First off, what is keystoning? Keystoning is a cutting technique used on square tesserae being laid along a curve, that eliminates the problem "v" shaped gaps which otherwise occur like this:
When you keystone your tesserae, they follow a continual curve, fitting very close to each other, from top to bottom of each tile like this:
How long has keystoning been practiced? If you look back at the ancient mosaics, you will see keystoned tesserae on all the curved areas in these mosaics. This technique has been around since mosaics got their start.
Why do you need to learn the keystone technique for mosaics? Keystoned tesserae maintain parallel edged goutlines perpendicular to a curve. Example:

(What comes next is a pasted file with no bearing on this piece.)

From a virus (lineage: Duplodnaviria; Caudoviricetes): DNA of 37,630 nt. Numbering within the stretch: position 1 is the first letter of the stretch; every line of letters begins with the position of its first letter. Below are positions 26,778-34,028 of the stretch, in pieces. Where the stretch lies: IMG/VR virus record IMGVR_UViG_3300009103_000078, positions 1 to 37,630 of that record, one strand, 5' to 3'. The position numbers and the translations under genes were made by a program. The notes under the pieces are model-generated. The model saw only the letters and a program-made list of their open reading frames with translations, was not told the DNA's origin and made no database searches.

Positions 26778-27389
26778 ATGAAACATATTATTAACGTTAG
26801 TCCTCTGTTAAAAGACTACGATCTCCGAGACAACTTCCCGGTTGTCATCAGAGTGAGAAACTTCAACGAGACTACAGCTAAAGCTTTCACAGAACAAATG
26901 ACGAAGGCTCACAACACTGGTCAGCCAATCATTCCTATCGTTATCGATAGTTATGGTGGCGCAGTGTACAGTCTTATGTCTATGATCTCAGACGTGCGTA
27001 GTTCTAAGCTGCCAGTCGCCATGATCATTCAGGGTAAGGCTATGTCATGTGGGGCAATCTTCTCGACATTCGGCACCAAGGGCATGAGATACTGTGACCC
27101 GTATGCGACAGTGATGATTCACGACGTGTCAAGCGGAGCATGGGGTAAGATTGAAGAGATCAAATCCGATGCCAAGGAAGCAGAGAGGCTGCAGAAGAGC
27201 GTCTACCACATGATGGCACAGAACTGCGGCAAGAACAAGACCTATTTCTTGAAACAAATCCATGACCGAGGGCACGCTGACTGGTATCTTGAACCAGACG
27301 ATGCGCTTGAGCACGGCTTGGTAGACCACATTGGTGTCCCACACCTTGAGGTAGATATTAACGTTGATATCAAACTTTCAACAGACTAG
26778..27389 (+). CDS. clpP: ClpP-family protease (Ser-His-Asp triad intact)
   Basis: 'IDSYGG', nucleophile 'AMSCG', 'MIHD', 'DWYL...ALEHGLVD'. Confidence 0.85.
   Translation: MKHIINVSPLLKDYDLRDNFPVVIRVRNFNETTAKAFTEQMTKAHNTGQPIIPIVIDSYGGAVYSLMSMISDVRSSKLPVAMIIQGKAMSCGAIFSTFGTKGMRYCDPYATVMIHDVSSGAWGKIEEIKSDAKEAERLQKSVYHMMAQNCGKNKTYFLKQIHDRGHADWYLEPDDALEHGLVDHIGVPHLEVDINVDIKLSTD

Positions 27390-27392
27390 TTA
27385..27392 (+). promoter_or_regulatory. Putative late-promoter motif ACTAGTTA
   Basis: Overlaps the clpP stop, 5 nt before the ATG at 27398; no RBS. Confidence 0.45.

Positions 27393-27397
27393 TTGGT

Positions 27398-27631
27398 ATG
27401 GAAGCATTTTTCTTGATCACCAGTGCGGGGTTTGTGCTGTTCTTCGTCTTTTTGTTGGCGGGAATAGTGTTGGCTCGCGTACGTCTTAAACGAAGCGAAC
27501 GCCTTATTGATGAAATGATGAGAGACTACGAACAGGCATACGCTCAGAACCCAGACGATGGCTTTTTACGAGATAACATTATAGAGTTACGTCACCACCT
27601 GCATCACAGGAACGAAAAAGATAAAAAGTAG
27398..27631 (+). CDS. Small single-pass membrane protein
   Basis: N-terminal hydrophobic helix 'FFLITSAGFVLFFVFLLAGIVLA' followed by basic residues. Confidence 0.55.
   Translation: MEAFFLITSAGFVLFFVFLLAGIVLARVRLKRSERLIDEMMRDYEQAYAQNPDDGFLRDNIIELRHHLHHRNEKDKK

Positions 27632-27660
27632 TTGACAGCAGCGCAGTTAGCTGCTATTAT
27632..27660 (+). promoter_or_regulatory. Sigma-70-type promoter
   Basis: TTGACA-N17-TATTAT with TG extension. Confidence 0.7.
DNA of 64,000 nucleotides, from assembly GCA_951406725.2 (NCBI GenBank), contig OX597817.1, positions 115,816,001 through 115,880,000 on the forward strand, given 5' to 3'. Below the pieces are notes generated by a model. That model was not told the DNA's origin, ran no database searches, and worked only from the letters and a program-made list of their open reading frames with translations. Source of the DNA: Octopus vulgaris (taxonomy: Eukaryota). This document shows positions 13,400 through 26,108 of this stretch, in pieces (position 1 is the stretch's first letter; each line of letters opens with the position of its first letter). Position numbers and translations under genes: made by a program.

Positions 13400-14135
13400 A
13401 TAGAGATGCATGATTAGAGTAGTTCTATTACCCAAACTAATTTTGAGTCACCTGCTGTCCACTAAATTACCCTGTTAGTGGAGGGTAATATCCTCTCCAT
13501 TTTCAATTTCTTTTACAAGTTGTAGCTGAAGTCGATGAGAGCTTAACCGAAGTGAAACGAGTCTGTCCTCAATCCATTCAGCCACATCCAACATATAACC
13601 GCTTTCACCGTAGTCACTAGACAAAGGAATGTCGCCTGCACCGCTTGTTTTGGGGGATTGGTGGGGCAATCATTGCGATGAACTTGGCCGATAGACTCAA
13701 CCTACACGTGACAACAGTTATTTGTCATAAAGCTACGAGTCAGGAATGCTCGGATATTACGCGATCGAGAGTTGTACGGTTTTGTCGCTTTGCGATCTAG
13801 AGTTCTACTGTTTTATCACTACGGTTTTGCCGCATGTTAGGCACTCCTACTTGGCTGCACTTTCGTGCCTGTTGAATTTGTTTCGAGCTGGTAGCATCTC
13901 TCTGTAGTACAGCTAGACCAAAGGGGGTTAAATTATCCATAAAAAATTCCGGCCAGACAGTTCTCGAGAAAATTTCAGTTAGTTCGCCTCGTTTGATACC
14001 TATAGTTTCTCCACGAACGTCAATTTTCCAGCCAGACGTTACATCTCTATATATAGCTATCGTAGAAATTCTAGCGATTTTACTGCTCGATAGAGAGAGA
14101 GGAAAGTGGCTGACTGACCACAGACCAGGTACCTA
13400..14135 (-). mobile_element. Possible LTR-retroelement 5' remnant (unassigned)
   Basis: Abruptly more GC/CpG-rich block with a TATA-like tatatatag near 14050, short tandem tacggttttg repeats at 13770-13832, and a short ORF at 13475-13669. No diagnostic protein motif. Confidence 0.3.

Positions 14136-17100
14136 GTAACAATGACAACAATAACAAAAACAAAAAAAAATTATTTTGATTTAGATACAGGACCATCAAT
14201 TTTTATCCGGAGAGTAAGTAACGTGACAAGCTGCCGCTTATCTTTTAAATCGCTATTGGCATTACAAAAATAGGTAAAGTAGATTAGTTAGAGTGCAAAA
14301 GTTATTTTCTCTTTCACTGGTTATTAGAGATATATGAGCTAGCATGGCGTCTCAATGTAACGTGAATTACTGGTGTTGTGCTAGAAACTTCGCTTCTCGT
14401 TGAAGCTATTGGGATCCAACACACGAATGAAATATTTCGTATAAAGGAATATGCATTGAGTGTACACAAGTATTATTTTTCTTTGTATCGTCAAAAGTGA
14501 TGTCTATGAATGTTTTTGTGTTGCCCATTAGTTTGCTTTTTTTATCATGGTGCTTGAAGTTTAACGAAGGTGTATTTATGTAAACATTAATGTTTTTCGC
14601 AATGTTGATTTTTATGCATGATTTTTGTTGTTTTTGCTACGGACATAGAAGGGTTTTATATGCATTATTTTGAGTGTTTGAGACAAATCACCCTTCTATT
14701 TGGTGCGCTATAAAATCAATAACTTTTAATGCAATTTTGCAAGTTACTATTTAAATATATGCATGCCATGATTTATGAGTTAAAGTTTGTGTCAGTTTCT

What cuts do you need so your tiles go around a curve or circle? The objective is to eliminate "V" shaped gaps so that each tesserae meets at the top and bottom corners. Shown below are 4 shapes you can give to tiles that will make them fit a variety of curves.
The first is a square tile and fits in curves that are flattening out. The second cut may be used for more gradual curves. The third shape may be used for making a tighter radius (smaller circle). The last is used for more extreme curves. The basic rule is: the tighter the circle, the sharper the angles must be cut.
The main thing to mastering this technique is practice. Try practicing the various cuts until you get the hang of it.
this article is made possible by the support of skeew.biz - cool stuff for cool mosaics
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